LIBYA: Evacuations thwarted by weather, panic and deteriorating security
Foreign governments' efforts to evacuate tens of thousands of citizens from strife-torn Libya were thwarted for a second day Thursday by a storm off the shores of Tripoli and the panicked throngs besieging the ferry terminal and airport as clashes raged throughout the capital.
About 600 Americans were stranded aboard a ferry at Tripoli's harbor, reportedly prevented from sailing by approaching bad weather. U.S. government requests to land aircraft to pick up citizens trying to flee the violence have been denied, State Department spokesman Philip J. Crowley told reporters in Washington.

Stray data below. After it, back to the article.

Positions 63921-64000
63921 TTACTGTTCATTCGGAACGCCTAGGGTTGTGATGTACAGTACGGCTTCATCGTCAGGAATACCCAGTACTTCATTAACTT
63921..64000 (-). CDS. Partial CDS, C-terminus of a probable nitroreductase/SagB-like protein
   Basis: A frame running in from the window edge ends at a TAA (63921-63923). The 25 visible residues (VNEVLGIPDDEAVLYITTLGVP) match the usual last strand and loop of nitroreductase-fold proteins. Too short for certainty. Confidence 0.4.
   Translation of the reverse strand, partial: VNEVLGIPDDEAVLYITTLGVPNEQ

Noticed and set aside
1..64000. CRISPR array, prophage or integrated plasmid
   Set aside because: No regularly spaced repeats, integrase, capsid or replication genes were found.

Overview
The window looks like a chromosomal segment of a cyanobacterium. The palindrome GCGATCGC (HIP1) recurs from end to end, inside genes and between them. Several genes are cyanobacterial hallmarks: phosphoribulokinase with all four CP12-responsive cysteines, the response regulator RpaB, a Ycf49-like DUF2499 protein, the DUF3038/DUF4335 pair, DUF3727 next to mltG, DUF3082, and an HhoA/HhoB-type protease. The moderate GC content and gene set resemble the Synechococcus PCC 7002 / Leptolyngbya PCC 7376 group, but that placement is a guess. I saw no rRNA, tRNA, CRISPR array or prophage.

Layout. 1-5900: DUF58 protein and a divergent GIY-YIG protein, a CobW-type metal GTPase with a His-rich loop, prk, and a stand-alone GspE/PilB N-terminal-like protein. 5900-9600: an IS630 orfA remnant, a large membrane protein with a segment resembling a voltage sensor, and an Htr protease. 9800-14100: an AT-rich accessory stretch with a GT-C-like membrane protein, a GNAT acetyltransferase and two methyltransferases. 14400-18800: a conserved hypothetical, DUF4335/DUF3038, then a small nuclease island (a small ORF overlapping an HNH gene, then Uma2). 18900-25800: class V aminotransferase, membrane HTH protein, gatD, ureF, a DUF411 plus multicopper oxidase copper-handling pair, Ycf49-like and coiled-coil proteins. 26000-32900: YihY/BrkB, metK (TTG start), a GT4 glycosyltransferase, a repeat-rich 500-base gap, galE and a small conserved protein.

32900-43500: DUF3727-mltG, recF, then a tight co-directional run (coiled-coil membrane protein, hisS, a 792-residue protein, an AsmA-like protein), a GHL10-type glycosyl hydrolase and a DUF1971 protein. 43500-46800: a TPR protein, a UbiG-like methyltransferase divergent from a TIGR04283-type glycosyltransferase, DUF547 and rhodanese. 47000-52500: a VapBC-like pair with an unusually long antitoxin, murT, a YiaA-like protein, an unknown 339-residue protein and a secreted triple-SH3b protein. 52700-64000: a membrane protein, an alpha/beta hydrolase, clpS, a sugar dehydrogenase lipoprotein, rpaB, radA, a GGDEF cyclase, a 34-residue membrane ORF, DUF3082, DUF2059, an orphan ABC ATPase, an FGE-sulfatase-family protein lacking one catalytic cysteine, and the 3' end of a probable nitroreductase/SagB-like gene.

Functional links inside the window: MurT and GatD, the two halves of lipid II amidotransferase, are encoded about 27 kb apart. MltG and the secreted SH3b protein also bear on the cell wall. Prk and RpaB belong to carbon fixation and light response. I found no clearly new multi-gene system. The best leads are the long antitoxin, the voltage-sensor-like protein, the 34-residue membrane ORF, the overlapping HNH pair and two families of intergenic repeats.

Other foreign governments have managed to evacuate large groups of their nationals by ship from Tripoli, including 4,500 Chinese workers whisked to safety on the Greek island of Crete. Turkey also has managed to send in ships to repatriate the first few hundred of an estimated 3,000 Turkish workers who have converged on the port.
The failure of the U.S. evacuation voyage to get under way spurred speculation in European media that embattled Libyan leader Moammar Kadafi was blocking the ferry's departure to create a human shield against any forceful action by the United States or its allies against the regime.
News agencies reported chaotic scenes at the international airport in Tripoli, with upwards of 10,000 people clamoring to board the few planes able to land. Alitalia suspended flights Thursday, citing security concerns. British Petroleum chartered flights to evacuate its foreign workers to London's Gatwick Airport, and Spanish oil giant Repsol also sent planes to bring home employees.
Military aircraft from Greece arrived to Tripoli Thursday to collect European Union citizens trying to leave the country, the Athens government reported.
-- Carol J. Williams